Clif Bar founder Gary Erickson joins Guy on the Advice Line, where they answer questions from three early-stage founders about expanding their customer base.Today we meet James, who recycles water bottles into one of the most sustainable plastics on the market. Then Valerie, a leathercrafter with a co-op of artisans born from a strike against Etsy. And finally, Elsie, who accidentally invented a pet hair remover while cleaning her dog’s muddy pawprints.If you’d like to be featured on a future Advice Line episode, leave us a one minute message that tells us about your business and a specific question you’d like answered. Send a voice memo to hibt@id.wondery.com or call 1-800-433-1298.And check out Clif Bar’s founding story from Gary’s first appearance on the show in 2016.This episode was produced by Sam Paulson with music by Ramtin Arablouei. It was edited by John Isabella. Our audio engineer was James Willetts.You can follow HIBT on X & Instagram, email us at hibt@id.wondery.com, and sign up for Guy's free newsletter at guyraz.com.See Privacy Policy at https://art19.com/privacy and California Privacy Notice at https://art19.com/privacy#do-not-sell-my-info.
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Comments (465)

mahsa a

i love this podcast tnx for all of your efforts ✨️

Jul 14th
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Jul 6th
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Jun 10th
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Apr 23rd
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Apr 16th
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Hamid R

It was very intersting to hear a success story from Iranian in USA.As an Iranian I hope Isaac will be succeed in his business like before.

Mar 26th
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Mar 2nd
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Disha Shah

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Mar 1st
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Jan 27th
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Paula Sun

the Tom 's episode is also my favorite.

Jan 23rd
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juana Witmore

Lucie Basch of Too Good To Go offers a refreshing perspective on combating food waste in "The surprise that's saving food." Insightful and inspiring, a must-listen for sustainable living enthusiasts.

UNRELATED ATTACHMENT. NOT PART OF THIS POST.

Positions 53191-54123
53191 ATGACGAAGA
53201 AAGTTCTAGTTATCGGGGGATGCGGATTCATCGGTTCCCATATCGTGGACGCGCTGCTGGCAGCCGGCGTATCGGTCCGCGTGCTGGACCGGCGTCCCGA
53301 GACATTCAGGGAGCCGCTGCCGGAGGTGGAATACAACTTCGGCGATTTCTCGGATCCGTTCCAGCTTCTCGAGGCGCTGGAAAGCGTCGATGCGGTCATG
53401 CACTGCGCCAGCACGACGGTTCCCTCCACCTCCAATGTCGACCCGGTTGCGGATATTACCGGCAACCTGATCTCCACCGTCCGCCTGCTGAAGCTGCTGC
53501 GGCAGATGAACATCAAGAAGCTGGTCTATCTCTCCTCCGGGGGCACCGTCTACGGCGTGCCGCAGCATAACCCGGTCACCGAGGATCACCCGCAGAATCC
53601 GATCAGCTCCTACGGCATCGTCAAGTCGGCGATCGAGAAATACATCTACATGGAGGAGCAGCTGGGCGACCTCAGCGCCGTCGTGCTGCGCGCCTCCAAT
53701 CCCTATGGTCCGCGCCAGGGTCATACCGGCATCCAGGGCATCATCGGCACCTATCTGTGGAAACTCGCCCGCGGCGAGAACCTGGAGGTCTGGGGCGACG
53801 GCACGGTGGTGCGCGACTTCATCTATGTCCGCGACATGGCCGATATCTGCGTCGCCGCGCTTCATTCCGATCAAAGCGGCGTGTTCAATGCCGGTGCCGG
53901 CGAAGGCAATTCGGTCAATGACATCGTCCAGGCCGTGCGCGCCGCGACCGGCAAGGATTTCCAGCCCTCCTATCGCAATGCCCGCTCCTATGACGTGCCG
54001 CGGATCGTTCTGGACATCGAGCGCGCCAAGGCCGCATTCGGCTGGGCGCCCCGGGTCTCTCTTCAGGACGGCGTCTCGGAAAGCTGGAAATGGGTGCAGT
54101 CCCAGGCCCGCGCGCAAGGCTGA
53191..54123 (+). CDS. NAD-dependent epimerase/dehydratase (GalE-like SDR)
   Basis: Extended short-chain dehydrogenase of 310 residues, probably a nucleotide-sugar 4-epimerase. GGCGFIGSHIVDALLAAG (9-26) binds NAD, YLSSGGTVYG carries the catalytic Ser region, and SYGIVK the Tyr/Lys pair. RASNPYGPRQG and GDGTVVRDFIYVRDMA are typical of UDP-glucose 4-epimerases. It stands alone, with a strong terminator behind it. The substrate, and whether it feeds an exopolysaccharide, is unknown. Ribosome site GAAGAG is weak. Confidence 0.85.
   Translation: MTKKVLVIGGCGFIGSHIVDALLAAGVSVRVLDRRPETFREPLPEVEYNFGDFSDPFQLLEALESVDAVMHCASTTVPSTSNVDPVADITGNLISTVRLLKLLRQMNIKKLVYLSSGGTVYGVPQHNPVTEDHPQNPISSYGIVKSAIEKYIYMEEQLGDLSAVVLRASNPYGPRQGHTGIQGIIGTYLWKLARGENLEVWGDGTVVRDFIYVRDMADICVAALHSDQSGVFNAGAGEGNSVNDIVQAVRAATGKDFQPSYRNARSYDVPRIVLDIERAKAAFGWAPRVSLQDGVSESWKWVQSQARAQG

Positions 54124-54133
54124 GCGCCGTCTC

Nov 30th
Reply

juana Witmore

Certainly! "How I Built This with Guy Raz" is an inspiring podcast that delves into the stories of entrepreneurs and innovators who have built successful businesses. Each episode provides a glimpse into the challenges, triumphs, and unique journeys of these individuals. Guy Raz's engaging interviewing style and the diverse range of guests make this podcast a must-listen for anyone interested in the world of business and entrepreneurship. The insights shared by the guests offer valuable lessons and motivation for aspiring and established entrepreneurs alike.

Nov 30th
Reply

A

Support killing babies under the banner of 'my body'. 'Maternal Health' champion, but smiles with Planned Parenthood - gross.

Oct 27th
Reply

Douglas Gallardo Jr

"Our job as millennials is to turn the corner on climate change." So true, Kyle. So true.

Oct 4th
Reply

Aakash Amanat

I absolutely love "How I Built This" with Guy Raz! This podcast has been such an incredible source of inspiration for me. Each episode offers a deep dive into the stories of entrepreneurs and visionaries who have turned their ideas into successful businesses and movements. https://about.me/packaging-mart Guy Raz's interviewing style is engaging and insightful. He has a knack for asking the right questions that uncover the challenges, triumphs, and lessons that these individuals have experienced on their journeys. It's not just about the success stories, but also about the raw and authentic moments of struggle that make these narratives so relatable and motivating. https://wellfound.com/u/packaging-mart

Aug 21st
Reply

shohreh sadeghirad

👍

Aug 20th
Reply

Naini Network (Zulqarnain jabbar)

Amazing

Aug 12th
Reply (1)

Zoe Effa

This is a pretty great episode. Love the story

Jul 26th
Reply

Paula Sun

Tim is so funny and upbeat and optimistic!

Jun 15th
Reply